Theoretical Perspectives

Uncertainty Reduction Theory

Uncertainty reduction theory (Berger, 1979; Berger & Calabrese, 1975) focuses on the ways in which people gather information about one another, how individuals monitor their social environments and how they come to know more about themselves. For the purpose of the proposed intercultural training program, uncertainty reduction theory was the driving force behind the research.

The uncertainty reduction theory allows military members to understand the Arabic culture which, in turn, should aid in the development of an acceptance of the differences between American and Arabic lifestyles. There are three basic strategies to reduce uncertainty (Infante, Rancier & Womack, 1996).

Passive strategies involve observation of a person or people in their environment. In this case, a video documenting the Arabic lifestyle could be viewed by military members before deploying. This video would clarify contrasts of cultures (i.e., it would show the importance of religion as a way of life, varying roles of family members, work ethics, and gender bias.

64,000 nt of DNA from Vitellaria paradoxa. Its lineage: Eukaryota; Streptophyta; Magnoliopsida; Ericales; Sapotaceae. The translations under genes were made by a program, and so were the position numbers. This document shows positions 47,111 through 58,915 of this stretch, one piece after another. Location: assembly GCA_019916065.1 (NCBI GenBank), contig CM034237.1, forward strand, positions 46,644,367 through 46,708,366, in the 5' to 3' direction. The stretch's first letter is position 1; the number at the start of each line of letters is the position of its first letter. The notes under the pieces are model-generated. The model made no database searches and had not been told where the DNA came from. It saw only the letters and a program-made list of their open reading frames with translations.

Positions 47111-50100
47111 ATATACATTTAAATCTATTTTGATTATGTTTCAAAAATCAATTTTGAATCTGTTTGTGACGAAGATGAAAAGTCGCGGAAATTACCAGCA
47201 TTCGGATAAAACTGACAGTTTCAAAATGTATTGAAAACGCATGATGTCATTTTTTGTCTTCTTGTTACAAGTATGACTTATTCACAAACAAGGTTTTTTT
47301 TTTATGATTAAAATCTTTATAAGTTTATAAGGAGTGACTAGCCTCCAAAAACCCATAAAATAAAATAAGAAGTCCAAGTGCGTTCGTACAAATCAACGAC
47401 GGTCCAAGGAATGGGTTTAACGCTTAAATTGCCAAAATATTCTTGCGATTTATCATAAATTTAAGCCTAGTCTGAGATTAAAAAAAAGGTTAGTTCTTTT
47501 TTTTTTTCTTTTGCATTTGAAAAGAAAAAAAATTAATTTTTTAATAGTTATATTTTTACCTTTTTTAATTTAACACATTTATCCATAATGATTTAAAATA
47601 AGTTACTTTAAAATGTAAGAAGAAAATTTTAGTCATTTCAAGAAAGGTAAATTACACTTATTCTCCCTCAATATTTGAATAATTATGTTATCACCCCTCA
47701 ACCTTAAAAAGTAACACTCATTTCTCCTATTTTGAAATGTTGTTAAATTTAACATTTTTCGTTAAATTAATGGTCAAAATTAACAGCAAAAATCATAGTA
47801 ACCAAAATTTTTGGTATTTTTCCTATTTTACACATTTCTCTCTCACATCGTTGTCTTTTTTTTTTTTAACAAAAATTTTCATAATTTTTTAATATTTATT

Active strategies require more effort on the part of servicemembers because they must make a concerted effort to gather information. However, there is still no interaction between deploying troops and people of the host nation. All information is garnered from a third party. Active strategies may already be ongoing as troops preparing for an overseas tour to the Arab Gulf Region seek out people returning from a tour there to ask questions regarding their experiences.

Interactive strategies include obtaining information directly from the source through interrogation and self-disclosure. This strategy could be applied once military members arrive at their deployed location. A representative from the Arabic community could hold small seminars encouraging a free exchange of information and ideals.

Uncertainty reduction theory is a process that helps American military members understand the Arabic culture better. As the uncertainty is reduced, the ability of deployed servicemembers to predict the behaviors of Saudis Arabians and Kuwaitis is enhanced fostering the development of familiarity. Next

Introduction Background Rationale Methods Conclusion

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